I’ve been cooking for a long time as a way to make a living. I started in a small but successful Mexican takeout place when I was 20 and I’ve been cooking in some form ever since. But when it came to cooking for myself, I didn’t. For a long time I ate takeout and went to restaurants and seldom cooked meals. It wasn’t until the last few years that I started to meal prep. Bring meals to work with me and taking an active role in nourishing my body.

One of the first changes I made that has had a positive impact on how I choose to nourish myself is through batch cooking. I start out with a plan, by choosing about three recipes to cook for the week. Then I keep them in the fridge for easy meals that I can reheat, instead of cooking at the end of a long day. I also batch cook lunch and breakfast to bring to work with me on the same day. One of the benefits is, that I’m able to organize my shopping list around the recipes I choose. This way very little food goes to waste.

Batch Cooking for Beginners

To batch cook, I simply take the recipes I’m going to cook for the week and multiply them by two or three times the original quantity. So if the recipe yields two servings, if I multiply all the ingredients by three, I have six servings. I usually cook only a few recipes and some kind of grain to have some variety, so I’m not eating the same thing day after day. But also because I don’t have the freezer space and they would go bad before I’d get to them.

And after realizing that a good portion of my pantry was old enough to start school, I made a plan to use up what I had. To organize my pantry and hopefully my relationship to the food I eat as well.

I’ve been searching for recipes that use these items that have been taking up cabinet space and am making plans to rotate and keep my stores fresh. For example instead of buying boxes of pasta, just to have incase, after I use up what I do have I’m going to buy pasta fresh from the pasta shop that is close to home (update: I’m buying pasta on the cheap until I pay off my debt). This way, I’ll be eating fresh foods while freeing up space in my pantry. Also supporting a local business at the same time.

Quality and Self-Care in Nourishing Myself

I was a little worried about the price I would be paying. Being a thrifty New Englander and all. But I’ve found that buying fresh isn’t that much more expensive. A pound of pasta is roughly around 4 dollars fresh. Compared to .79 cents for it’s dried counterpart. Yes that’s four times the cost. But if you only eat pasta once or twice a week, or less as I do, that’s only 12 dollars a month for 9 meals. That’s roughly $1.50 a meal, assuming you get 3 meals from a pound of pasta. So it’s affordable and the quality is unbeatable. It’s also a nice way to treat yourself with a special, affordable meal.

I think what sparked this investigation into my relationship with food and how I eat, started with my self-care Sunday dinners. On my self-care Sundays, I spend one day a week to take special care of myself. I chose my Friday, or the last day of my work week which falls on Sunday. And a large part of the day involves preparing and eating a special meal for myself. Something I normally wouldn’t make. This act helps me to enjoy being around food and the process of making it. Being creative, and trying something I normally wouldn’t cook for myself. Before these dinners, looking up new recipes was something I seldom did! I would usually eat the same three or four recipes without veering from them.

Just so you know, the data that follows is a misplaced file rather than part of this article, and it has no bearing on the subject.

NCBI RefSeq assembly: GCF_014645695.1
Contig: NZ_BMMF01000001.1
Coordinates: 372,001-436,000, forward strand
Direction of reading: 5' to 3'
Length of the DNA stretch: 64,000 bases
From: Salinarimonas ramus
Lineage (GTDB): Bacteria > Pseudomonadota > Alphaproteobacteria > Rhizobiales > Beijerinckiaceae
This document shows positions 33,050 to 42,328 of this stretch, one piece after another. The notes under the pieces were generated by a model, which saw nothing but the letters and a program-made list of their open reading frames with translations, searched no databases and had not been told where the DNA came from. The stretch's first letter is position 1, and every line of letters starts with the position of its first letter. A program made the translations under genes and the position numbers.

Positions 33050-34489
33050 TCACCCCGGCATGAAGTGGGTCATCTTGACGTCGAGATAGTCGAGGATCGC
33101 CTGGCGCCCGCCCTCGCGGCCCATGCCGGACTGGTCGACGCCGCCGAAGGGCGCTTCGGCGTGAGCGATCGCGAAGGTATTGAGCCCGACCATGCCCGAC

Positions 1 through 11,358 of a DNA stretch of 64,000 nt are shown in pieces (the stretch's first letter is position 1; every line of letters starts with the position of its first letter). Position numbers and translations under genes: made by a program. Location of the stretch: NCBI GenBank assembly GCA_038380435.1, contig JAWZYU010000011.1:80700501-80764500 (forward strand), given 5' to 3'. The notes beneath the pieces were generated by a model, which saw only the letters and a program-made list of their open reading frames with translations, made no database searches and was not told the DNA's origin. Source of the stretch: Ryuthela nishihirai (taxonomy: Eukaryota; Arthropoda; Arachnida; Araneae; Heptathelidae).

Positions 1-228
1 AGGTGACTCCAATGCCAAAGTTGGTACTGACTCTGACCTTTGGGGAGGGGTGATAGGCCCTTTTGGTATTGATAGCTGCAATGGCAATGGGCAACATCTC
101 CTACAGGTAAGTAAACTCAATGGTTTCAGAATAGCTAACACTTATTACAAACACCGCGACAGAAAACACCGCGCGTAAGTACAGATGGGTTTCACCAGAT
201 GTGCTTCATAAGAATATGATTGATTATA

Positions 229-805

Enjoying Cooking Again

In short, I’m teaching myself the healthy habits and boundaries around food I was never given. What used to be a source of fear and anxiety, has now become a resource. I look forward to coming home on my Fridays, knowing that I’ll light a candle, put some music on and cook a meal that I know I’m going to enjoy. It’s a source of pleasure to know I’m able to care for and nourish myself in this way. And I’m also eating healthier foods as well! We spend so much of our time relating to food, why spend that time and energy being fearful of it? Treat your food with love and you will love what you eat. Thanks for reading. Peace :]

Here are a few of my go-to recipes if you’re looking for something new or to start batch cooking for yourself, enjoy!

Roast Vegetable & Quinoa Harvest Bowl

1-Pot Everyday Lentil Soup

Easy Vegan Ramen

Image Credits: “Early 20th century pantry in Pittock Mansion” by mharrsch is licensed under CC BY-NC-SA 2.0

Updated 7/31/22

What Can We Buy vs. Make? DIY and Sustainability Meets Budgeting

I like to DIY things. Things I need, but also things that fit my style. Things that I’m able to eat, are functional, sometimes not functional. Whatever it is that I’m making, I enjoy the process of bringing something new into my life and the world. I also like to budget. When the numbers all come together, and I’m slowly but surely achieving my financial goals, it feels good. Good because I’m attuning to my own needs for security. For example if it’s in regards to building an emergency fund. Or my need to live sustainably. Another example would be me paying off my credit card debt. But when these two areas come together, when I make something that would otherwise cost me time and or money, the feeling is exceptional.